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Speech by Minister for Education Mr Chan Chun Sing at the 29th Enterprise 50 Awards

Published Date: 21 November 2023 08:05 PM

News Speeches

1. A very good evening to all of you.

2. Let me first congratulate all the winners here today. As the emcee says, the fact that you are here tonight, you are already a winner regardless of the results. You have been an inspiration to the business community.

3. The last few years have certainly not been easy for businesses in Singapore and elsewhere. However, having said that, I think we must also recognise that something is changing rapidly.

4. Tonight, the first point I'd like to make and to share is this - We must not assume that the global trading system and global financial system or the global economic system of the last 30 years will remain the same for the next 30 years. What we have gone through in the last 30 years should not be taken as a given.

5. Now having said this, this is my second message to encourage everyone in this hall and beyond. Notwithstanding the challenges ahead, on the geopolitical, economic and technological front, we can be sure that we are not alone in this. Yes, there are challenges for the business community in Singapore, but the business community anywhere else also confront the same challenges.

6. Tough times are what sets apart businesses which are able to distinguish themselves, from those which are average.

7. Tonight, as I said in previous E50 features, is for us to celebrate the success of the Singapore business community. In spite of the challenges facing the business community here and elsewhere, Singapore must have every intention to remain the choice spot for business to start, scale up and go global.

8. We can take heart that our starting position is no worse off than many others. In fact, you can make the argument that we have the strong fundamentals of a stable Government, a predictable business environment and a law-abiding society, where we can allow businesses to aggregate talent, mobilise capital and protect their intellectual property.

9. Now, having said that, we must not be complacent. The competition is tough, and we will have to constantly reinvent ourselves and create new value propositions for us to stay ahead as a business community in Singapore. My assurance to all the business leaders here tonight is that you will not be doing this alone. The Government will be here to partner you in this journey.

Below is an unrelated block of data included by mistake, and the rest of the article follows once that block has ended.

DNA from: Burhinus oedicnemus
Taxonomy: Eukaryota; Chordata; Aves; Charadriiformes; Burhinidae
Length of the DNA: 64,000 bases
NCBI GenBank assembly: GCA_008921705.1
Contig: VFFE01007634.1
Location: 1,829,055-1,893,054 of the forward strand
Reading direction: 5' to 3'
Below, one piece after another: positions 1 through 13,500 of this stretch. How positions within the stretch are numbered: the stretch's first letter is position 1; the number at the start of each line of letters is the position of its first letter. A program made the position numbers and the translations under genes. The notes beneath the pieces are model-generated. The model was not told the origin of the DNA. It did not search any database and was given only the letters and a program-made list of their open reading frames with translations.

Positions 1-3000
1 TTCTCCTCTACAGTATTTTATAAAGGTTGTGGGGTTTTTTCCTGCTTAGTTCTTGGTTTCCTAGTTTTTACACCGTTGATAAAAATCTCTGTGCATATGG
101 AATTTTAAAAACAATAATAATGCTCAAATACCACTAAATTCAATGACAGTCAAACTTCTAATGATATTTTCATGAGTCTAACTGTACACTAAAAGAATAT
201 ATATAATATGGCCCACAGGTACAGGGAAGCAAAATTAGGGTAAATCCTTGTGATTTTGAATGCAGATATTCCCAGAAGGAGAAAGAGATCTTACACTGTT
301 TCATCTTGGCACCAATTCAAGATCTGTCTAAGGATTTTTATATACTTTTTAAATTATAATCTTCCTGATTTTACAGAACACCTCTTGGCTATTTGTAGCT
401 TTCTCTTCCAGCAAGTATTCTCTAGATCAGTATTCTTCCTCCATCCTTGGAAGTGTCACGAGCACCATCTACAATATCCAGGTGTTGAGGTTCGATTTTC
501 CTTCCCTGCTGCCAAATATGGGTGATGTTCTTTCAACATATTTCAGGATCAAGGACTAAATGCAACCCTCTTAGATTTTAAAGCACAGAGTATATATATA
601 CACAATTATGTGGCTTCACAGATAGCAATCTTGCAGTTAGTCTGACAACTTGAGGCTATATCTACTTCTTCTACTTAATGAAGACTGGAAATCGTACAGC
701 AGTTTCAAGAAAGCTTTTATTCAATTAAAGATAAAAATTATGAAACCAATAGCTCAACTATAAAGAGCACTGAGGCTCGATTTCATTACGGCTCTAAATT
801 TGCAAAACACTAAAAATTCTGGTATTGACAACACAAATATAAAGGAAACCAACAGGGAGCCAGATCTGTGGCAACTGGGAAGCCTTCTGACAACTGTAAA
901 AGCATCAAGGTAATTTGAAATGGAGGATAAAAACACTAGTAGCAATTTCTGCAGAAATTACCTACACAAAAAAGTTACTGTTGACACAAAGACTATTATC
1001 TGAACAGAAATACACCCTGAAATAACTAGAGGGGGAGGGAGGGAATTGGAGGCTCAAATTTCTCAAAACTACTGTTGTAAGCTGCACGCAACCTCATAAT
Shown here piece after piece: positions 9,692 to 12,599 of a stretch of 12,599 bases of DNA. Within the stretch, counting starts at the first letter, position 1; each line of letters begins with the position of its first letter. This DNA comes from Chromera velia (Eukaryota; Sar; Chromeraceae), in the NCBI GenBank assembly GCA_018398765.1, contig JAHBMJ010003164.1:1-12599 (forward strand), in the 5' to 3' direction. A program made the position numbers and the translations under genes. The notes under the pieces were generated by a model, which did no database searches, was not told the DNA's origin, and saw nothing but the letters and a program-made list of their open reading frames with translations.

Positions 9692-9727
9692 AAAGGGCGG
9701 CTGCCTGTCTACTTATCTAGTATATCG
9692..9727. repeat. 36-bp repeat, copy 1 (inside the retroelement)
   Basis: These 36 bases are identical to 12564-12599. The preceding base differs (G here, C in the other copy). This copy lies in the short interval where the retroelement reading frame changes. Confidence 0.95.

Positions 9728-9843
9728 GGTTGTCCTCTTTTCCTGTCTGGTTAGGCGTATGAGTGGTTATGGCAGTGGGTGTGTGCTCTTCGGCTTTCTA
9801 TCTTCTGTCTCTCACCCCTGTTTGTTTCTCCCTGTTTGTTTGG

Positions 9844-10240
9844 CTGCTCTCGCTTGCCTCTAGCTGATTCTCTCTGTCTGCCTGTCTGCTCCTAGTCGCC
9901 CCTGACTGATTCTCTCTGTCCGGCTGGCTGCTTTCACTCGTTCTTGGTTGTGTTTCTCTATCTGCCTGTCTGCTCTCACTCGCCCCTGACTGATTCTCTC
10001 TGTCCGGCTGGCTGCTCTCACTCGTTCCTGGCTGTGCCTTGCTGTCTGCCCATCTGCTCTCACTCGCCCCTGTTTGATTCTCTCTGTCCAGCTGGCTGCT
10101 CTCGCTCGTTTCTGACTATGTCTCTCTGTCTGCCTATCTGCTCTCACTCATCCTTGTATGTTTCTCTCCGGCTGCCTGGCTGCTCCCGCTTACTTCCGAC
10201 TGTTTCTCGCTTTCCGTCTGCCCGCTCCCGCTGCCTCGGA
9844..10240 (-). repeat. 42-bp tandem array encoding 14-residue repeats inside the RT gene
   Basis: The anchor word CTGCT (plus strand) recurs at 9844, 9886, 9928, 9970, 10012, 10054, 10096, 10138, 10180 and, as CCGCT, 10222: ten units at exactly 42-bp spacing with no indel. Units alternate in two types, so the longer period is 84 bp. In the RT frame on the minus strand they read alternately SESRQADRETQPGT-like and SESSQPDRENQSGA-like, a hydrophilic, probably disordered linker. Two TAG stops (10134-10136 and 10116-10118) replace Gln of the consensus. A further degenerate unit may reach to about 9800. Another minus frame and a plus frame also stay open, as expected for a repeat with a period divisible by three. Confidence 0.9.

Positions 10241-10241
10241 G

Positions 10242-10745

10. The best way will not be for us to give you more subsidies or to choose winners, as some other countries may do. The best support that the Government can provide our businesses are as follows.

11. First, make sure that we continue to have a stable and predictable, business friendly environment that attract local and global businesses here — to leverage on us as a platform and scale greater heights.

12. The second thing that we will be committed to do is to make sure that our rules continue to be progressive and allow for new business ideas to emerge. Our challenge here is not to answer yesterday's questions with yesterday's answers in a better way. Our challenge is to create new value propositions. Take Artificial Intelligence (AI) for example. Many people are looking at AI to do things better. That is necessary, but not sufficient. We need AI not just to do things better, but more importantly we need AI to do better things, and to create new value propositions for ourselves and our business community.

13. The final thing that the Government will be committed to do is partnering our businesses to further grow a skilled workforce that is globally competitive.

14. To this end, we are committed to growing our own timber by investing more in our own fellow Singaporeans.

15. In the next lap of our global competitiveness, we must make sure that we invest in the next 50 years beyond our school years. To do this we will need the partnership of the trade associations and chambers (TACs) and our business leaders, and our academic institutions. Together, we can shorten the knowledge cycle from frontier industry and businesses practices into academia, and produce globally competitive workers necessary for industries.

16. We are not just talking about the flow of new graduates becoming the workers of tomorrow, we are also talking about how we can retrain our existing workforce, and to do so at scale and speed.

17. Just to give an example, in Singapore, every year the Ministry of Education will need to produce and graduate 40,000 students with a diploma or a graduate degree. But the average span of an adult at a job today is about five years. And if that is true, it means that every year we would have to retrain and upskill 20% of our workforce, and 20% of a 2.5 million workforce is 500,000. Therein lies our challenge.

18. We are confident we have the resources to do this together with TACs, our businesses and the academia. We are committed to do this to make sure that our businesses have the most globally competitive workforce for them to work with. The more we grow our timber, the greater the space we have to grow our overall talent pool, including both local and foreign. There is no better way for us to support our businesses than to grow the people that can take their businesses to the next level. So, you can have the Government's assurance that we will continue to do these three things and these three things well.

19. With that, I would like to conclude my speech by once again congratulating all of you and you can have our assurance like the Government has your back. We look forward to all of you doing great things for yourself, for your companies and for our country.

20. Thank you very much.